Alternate Data Streams: Beware of Invisibility

A lot of people will hate on Microsoft or Windows or anything else that comes out the doors of 157th Avenue NE in Redmond, Washington for doing…well…just about anything. Nonetheless, I wanna say that I love Windows. I love it so much that I’ll actually thank Microsoft. I’ll thank them for making it so damn easy to completely and utterly compromise their systems with little to no effort at all. Thank you Microsoft for making my life that much easier.

Over the years, the list of “Microsoft mistakes” has grown longer and longer with each release. One such screw-up that I’d like to talk about is Alternate Data Streams (ADS). “What are Alternate Data Streams” you say? You say you’ve never heard of them before? Most people haven’t because it’s another one of their highly under-documented technologies. I don’t blame them for trying to hide it either because ADS is just downright stupid!

What is ADS?

Alternate Data Streams allows for one or more data streams to be associated with a file. It’s primarily meant for storing file attributes and other metadata. However, the size of the alternate stream in no way affects to total file size. Say you’ve got a 60 kB file with a 30 kB ADS associated with it. If you were to take a look at it with Windows Explorer or the command-line, they would still report the file as being only 60 kB. Because of this “feature”, it allows super evil bad guys to effortlessly hide data that can remain concealed until very close inspection.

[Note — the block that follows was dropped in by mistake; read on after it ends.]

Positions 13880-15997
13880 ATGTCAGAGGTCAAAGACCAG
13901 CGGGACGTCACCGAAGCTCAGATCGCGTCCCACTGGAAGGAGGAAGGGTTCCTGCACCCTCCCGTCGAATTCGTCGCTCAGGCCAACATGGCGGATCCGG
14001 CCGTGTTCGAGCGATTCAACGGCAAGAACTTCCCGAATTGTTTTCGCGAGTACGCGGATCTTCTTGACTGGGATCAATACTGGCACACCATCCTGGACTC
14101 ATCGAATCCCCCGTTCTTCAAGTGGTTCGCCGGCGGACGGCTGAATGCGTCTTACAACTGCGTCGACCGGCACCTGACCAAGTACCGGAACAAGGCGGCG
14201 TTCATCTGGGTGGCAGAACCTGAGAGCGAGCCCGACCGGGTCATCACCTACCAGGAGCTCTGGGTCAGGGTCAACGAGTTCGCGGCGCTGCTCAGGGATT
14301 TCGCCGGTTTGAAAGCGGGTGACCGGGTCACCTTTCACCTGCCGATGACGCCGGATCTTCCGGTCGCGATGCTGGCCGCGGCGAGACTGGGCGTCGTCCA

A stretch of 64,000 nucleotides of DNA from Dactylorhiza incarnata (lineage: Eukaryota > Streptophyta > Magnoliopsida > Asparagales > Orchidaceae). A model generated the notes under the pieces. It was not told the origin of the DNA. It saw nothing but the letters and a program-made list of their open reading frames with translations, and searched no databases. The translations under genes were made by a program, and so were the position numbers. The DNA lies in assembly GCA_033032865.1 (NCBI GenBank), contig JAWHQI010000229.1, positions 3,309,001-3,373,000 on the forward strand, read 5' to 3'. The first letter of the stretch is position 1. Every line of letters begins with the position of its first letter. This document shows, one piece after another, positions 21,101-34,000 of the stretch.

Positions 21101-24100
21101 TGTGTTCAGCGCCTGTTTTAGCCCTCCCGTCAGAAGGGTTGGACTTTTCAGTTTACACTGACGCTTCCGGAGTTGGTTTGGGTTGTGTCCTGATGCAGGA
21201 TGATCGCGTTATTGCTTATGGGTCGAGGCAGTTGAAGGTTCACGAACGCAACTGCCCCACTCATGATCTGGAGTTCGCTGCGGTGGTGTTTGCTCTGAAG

You might be wondering, “Well what the hell Microsoft!? Why!?” The truth is that ADS was Microsoft’s attempt at implementing filesystem forks in order to maintain compatibility with other filesystems like Apple’s HFS+ and Novell’s NWFS and NSS. It was first introduced to NTFS in Windows NT 3.1 and was meant to store metadata like file attributes, icons, image thumbnails, that kinda thing. Sure it’s a reasonable idea but you have to wonder: given the choice between maintaining compatibility with a competitor’s technology versus introducing yet another means to exploit your product, which is more important? Apparently, the fools professionals at Microsoft are more interested in dancing pigs.

Using ADS With Text Files

Adding a data stream to a file is practically child’s play. An ADS is referenced using the notation filename:stream anywhere you’d normally use a regular filename.

You can use any existing file but I’m gonna start out making a new one.

C:\foo\bar>echo "They mostly come out at night...mostly." > newt.txt

C:\foo\bar>type newt.txt
"They mostly come out at night...mostly."

 Volume in drive C has no label.
 Volume Serial Number is FCE9-528D

 Directory of C:\foo\bar

08/30/2012  05:13 PM                    .
08/30/2012  05:13 PM                    ..
08/30/2012  05:15 PM                 44 newt.txt
               1 Files(s)             44 bytes
               2 Dir(s)    7,113,324,588 bytes free

Note the current file size of 44 bytes. Using the notation described above, tack on some text to an alternate stream.

C:\foo\bar>echo "Now all we need is a deck of cards." > newt.txt:hicks

 Volume in drive C has no label.
 Volume Serial Number is FCE9-528D

 Directory of C:\foo\bar

08/30/2012  05:13 PM                    .
08/30/2012  05:13 PM                    ..
08/30/2012  05:15 PM                 44 newt.txt
               1 Files(s)             44 bytes
               2 Dir(s)    7,113,324,588 bytes free

It’s still 44 bytes! If hicks were a normal file, it’d be 40 bytes so you’d think the total size of newt.txt would be 84 bytes. Nope. As far as we’re concerned, there’s nothing there but a plain ol’ text file. But just in case, let’s make sure our ADS is actually there.